Apple Spaceship

Last year, Steve Jobs presented plans for a 2.8 million square foot spaceship style campus to the city council in Cupertino. Unfortunately, that project has been delayed and won’t open until 2016. The new campus was originally poised to open in 2015.

According to Bloomberg, Apple Inc. (NASDAQ:AAPL) filed for a revised timetable with the City of Cupertino just a few weeks ago. The company noticed delays that affect the environmental impact report for the city. Unfortunately, this means that Apple Inc. (NASDAQ:AAPL) may not be able to start the project until 2014.

The new campus design is said to include a circular office, research and development building, large auditorium, plant, fitness center, and another research facility. The new campus was designed to make the work environment more efficient for their employees.  The company also attempts to generate their own electricity.

The mayor of Cupertino, Gilbert Wong, explained during a press conference last summer, “The mothership has landed here in Cupertino,” responding to Jobs’ proposed new “mothership”. There is no chance that we’re saying no. Every time that we have a large company that has a large sales tax produced, we are very accommodating to that company.”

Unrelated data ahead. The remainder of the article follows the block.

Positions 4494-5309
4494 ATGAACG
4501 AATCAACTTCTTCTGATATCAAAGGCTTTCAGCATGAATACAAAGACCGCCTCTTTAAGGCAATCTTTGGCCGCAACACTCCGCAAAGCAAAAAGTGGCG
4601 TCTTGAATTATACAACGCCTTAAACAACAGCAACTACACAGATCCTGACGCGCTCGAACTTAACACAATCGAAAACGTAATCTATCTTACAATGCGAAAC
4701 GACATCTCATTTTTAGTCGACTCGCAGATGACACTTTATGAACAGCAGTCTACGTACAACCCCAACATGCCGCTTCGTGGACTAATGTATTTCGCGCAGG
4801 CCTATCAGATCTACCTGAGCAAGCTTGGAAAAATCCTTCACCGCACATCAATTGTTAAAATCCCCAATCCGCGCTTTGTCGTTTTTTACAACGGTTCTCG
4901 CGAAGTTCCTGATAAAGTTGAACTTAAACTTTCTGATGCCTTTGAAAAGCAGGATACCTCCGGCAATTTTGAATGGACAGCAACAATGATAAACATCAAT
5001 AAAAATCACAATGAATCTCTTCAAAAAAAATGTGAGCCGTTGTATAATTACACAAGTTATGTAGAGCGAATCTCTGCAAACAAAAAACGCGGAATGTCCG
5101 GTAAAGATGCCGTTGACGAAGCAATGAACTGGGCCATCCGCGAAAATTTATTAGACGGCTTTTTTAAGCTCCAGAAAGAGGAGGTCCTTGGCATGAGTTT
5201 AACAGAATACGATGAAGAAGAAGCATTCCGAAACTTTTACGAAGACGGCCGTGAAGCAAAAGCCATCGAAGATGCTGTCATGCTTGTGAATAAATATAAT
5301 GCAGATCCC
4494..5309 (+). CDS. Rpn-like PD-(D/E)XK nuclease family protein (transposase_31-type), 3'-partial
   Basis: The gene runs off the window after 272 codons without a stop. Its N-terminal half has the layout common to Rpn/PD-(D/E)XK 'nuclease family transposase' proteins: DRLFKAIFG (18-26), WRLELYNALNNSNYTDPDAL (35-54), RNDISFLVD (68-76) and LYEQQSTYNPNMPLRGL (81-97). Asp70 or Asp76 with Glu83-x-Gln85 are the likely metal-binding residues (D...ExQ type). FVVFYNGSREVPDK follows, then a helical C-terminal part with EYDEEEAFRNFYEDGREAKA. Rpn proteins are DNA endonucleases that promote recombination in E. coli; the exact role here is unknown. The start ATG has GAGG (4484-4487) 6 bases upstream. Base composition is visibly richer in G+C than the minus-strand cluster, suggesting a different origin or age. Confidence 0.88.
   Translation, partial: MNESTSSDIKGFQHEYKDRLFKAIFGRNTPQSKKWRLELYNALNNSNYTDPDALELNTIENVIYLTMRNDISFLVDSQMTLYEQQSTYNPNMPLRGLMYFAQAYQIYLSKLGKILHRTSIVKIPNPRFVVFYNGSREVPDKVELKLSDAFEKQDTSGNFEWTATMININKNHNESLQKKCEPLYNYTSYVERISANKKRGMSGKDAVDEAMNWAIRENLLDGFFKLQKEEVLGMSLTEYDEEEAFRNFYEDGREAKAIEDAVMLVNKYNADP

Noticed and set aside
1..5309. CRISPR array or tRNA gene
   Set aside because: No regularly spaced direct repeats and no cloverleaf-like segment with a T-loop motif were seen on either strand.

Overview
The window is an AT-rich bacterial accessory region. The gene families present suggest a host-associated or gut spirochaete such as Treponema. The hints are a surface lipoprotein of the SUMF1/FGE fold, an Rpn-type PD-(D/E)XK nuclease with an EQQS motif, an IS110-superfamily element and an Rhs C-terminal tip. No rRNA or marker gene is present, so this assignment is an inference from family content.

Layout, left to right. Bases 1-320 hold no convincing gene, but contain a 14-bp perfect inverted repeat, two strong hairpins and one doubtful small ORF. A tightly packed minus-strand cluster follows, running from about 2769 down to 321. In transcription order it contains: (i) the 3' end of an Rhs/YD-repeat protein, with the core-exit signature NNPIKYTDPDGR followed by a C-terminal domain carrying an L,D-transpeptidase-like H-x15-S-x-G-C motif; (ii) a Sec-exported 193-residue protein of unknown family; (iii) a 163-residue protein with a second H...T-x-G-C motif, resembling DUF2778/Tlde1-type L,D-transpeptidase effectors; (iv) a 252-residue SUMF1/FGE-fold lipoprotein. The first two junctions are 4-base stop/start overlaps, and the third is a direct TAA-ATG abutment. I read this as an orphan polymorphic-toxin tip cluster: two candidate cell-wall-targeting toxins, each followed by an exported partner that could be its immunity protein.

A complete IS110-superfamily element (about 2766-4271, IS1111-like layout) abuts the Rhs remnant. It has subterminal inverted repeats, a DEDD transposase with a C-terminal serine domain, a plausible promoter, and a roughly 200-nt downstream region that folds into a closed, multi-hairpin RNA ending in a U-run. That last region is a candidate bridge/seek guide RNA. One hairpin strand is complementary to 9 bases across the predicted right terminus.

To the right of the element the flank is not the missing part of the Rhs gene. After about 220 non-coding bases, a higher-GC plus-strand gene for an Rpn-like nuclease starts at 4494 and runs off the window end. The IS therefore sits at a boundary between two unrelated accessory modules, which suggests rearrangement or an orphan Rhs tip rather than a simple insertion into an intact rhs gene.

Cupertino’s city manager, David Brandt, also shared the following with Bloomberg, “They could conceivably break ground in 2013, but only if everything goes smoothly. The project is running a little bit slow.”

Apple Inc. (NASDAQ:AAPL) originally planned to start building their new campus in 2013.

The company’s current campus has roughly between 2,600 and 2,800 employees working inside at any given time, but there are still 12,000 or so employees scattered across the city, holding their various projects in temporary rental buildings. The new 2.8 million square foot building reportedly holds about 13,000 employees.

This huge project should help Apple Inc. (NASDAQ:AAPL) and their employees in a big way. Building a larger company headquarters will hopefully increase employee productivity and help them increase their bottom line.